Democratic state Sen. Randolph Bracy, Republican state Sen. Jason Brodeur and other Central Florida lawmakers are forming a new bipartisan, state and federal cryptocurrency caucus, to focus the legislative challenges and opportunities of virtual money.
Bracy, the Ocoee Democrat running for Congress this year, is interested in finding ways to make cryptocurrency more widely available, particularly in minority communities, so that no one is left out if bitcoin and other virtual monies become broad avenues of business capital.
Brodeur, the Sanford Republican, likewise is looking at ways to expand the currencies’ availability, while at the same time looking at regulatory controls to increase trust.
Cryptocurrency has been the means of several recent high-profile money laundering and fraud investigations, and Treasure Secretary Janet Yellen is calling Thursday for more legislation to regulate them.
The Central Florida Cryptocurrency Caucus is to extend from Tallahassee to Washington, with U.S. Rep. Darren Soto of Kissimmee also coming on board, along with Democratic state Sen. Linda Stewart of Orlando and state Reps. Kamia Brown of Ocoee and Travaris McCurdy of Orlando, so far, Bracy said.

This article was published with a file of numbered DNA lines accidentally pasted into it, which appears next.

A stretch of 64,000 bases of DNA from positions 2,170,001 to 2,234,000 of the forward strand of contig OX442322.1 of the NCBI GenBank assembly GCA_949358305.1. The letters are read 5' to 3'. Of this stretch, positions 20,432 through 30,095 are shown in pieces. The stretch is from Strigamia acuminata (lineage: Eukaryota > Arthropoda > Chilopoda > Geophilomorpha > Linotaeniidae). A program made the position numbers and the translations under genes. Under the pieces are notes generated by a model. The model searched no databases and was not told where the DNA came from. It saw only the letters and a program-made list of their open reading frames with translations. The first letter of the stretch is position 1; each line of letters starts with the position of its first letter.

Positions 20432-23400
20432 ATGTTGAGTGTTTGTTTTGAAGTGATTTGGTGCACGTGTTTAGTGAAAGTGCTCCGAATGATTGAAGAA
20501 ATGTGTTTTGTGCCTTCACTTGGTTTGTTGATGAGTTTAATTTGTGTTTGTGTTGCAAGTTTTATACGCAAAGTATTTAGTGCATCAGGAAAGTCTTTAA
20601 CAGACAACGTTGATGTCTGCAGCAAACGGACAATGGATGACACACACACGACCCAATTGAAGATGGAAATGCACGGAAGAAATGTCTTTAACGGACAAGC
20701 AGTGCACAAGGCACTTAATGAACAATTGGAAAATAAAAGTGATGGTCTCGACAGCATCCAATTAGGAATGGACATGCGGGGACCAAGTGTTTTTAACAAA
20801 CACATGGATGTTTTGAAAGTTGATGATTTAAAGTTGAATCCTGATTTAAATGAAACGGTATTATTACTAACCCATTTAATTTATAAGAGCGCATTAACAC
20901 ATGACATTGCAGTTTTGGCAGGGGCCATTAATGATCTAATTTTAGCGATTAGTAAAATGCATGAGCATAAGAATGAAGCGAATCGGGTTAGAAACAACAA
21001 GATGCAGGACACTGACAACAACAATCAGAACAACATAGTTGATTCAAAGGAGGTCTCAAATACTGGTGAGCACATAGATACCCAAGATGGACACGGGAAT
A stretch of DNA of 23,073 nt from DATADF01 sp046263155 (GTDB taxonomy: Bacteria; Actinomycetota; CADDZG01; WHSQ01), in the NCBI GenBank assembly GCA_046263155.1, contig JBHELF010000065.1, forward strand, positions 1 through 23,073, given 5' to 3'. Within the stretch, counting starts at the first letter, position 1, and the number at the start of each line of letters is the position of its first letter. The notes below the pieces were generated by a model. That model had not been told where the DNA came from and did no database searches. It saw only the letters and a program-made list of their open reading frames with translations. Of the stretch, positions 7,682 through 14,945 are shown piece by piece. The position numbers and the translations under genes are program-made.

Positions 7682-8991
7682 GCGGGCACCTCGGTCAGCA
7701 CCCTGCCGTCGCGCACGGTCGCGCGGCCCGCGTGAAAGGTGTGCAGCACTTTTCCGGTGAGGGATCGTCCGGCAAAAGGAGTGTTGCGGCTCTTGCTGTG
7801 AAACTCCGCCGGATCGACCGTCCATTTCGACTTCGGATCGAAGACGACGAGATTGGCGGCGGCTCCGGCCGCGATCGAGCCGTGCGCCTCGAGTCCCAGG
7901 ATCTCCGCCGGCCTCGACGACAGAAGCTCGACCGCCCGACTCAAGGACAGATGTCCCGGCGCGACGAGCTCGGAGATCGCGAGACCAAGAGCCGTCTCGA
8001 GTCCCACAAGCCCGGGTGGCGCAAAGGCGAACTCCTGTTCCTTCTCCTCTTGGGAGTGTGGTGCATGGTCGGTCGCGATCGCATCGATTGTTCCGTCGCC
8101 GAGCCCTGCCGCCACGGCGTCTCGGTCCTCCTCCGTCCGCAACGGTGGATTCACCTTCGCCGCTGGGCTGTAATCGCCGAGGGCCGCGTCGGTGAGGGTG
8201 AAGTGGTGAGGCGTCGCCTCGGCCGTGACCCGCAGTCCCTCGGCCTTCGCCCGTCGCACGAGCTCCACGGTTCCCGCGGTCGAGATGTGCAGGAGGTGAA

Bracy has been the driving force. He noted that for three years running, the Legislature has taken on cryptocurrency bills piecemeal. He believes it is time to start organizing legislative responses more broadly around the rising use of cryptocurrency.
Soto has been a leader on cryptocurrency issues at the congressional level, and was one of the first Democrats in Congress to welcome campaign contributions in bitcoin and other cryptocurrency. Soto is already co-chair of the Congressional Blockchain Caucus, which also is a bipartisan group.
“We want to make sure all communities, especially those not as likely to know a lot about crypto, can be involved,” Bracy said.
Brodeur said with all the people and money moving from the Northeast to Florida, a lot of that capital coming to the Sunshine State may be coming in as cryptocurrency. There needs to be confidence that it’s safe and not abused. And at the same time, there are unmet needs in the brand new marketplace, he said.
“To put together a caucus of legislators at both the state and federal level, we can have … the ability to bring together both education and the industry to figure out what do we need to do to make this happen in the state of Florida,” Brodeur said.
Samuel Armes, founder and president of the Florida Blockchain Business Association, said Orlando and Florida are becoming blockchain business hubs. Blockchain is the digital technology that makes cryptocurrency possible. It can also used with a variety of contracting and sales efforts.
Armes praised Brodeur for SB 486 and said he has been in close discussions with Bracy.
“He came to me with the idea of forming some type of blockchain caucus on the state level, specifically here in Central Florida. I told him I’d support that idea in any way possible,” Armes said. “Obviously, that’s what our association does, educate members of the state House and Senate.”